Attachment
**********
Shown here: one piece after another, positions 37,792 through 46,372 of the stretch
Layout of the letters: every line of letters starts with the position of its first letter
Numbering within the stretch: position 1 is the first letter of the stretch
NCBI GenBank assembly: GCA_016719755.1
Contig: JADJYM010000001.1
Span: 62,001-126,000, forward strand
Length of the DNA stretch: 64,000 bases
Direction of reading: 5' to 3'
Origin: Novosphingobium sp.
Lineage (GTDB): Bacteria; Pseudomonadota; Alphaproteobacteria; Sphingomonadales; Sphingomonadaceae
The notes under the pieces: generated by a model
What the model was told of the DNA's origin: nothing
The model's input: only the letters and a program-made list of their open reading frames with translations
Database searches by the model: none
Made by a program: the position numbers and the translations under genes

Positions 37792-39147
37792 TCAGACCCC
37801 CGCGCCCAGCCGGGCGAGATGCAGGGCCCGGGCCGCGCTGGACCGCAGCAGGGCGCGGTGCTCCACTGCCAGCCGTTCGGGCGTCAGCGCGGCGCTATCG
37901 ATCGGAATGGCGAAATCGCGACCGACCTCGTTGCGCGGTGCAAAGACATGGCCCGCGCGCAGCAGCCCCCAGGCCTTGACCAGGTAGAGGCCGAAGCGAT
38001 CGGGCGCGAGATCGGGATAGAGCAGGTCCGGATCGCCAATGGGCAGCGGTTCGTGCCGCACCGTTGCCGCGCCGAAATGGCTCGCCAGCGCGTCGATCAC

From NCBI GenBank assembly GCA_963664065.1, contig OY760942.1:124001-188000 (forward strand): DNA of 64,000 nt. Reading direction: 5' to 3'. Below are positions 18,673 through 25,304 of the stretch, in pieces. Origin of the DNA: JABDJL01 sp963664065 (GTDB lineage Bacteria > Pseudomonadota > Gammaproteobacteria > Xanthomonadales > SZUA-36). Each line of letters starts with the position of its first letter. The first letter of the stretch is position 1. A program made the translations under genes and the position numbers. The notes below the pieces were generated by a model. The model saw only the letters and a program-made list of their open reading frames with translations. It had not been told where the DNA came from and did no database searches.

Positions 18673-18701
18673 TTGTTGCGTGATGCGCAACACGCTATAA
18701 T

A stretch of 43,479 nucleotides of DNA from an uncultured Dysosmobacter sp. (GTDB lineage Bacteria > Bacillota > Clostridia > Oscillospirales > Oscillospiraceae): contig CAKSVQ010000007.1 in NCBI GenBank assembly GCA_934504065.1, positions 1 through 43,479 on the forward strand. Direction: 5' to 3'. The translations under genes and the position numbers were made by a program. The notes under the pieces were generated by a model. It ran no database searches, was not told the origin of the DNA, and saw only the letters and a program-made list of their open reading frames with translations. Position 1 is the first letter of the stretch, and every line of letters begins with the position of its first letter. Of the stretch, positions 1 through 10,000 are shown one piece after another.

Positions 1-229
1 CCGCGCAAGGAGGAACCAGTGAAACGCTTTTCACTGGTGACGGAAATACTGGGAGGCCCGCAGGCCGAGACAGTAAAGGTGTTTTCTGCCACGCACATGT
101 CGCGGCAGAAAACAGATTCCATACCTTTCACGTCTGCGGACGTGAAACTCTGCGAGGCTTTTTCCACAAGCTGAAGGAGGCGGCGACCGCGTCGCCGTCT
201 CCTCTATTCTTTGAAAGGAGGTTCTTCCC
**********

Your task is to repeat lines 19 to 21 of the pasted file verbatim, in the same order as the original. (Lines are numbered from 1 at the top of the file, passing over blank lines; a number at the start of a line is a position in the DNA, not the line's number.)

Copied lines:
37901 ATCGGAATGGCGAAATCGCGACCGACCTCGTTGCGCGGTGCAAAGACATGGCCCGCGCGCAGCAGCCCCCAGGCCTTGACCAGGTAGAGGCCGAAGCGAT
38001 CGGGCGCGAGATCGGGATAGAGCAGGTCCGGATCGCCAATGGGCAGCGGTTCGTGCCGCACCGTTGCCGCGCCGAAATGGCTCGCCAGCGCGTCGATCAC

From NCBI GenBank assembly GCA_963664065.1, contig OY760942.1:124001-188000 (forward strand): DNA of 64,000 nt. Reading direction: 5' to 3'. Below are positions 18,673 through 25,304 of the stretch, in pieces. Origin of the DNA: JABDJL01 sp963664065 (GTDB lineage Bacteria > Pseudomonadota > Gammaproteobacteria > Xanthomonadales > SZUA-36). Each line of letters starts with the position of its first letter. The first letter of the stretch is position 1. A program made the translations under genes and the position numbers. The notes below the pieces were generated by a model. The model saw only the letters and a program-made list of their open reading frames with translations. It had not been told where the DNA came from and did no database searches.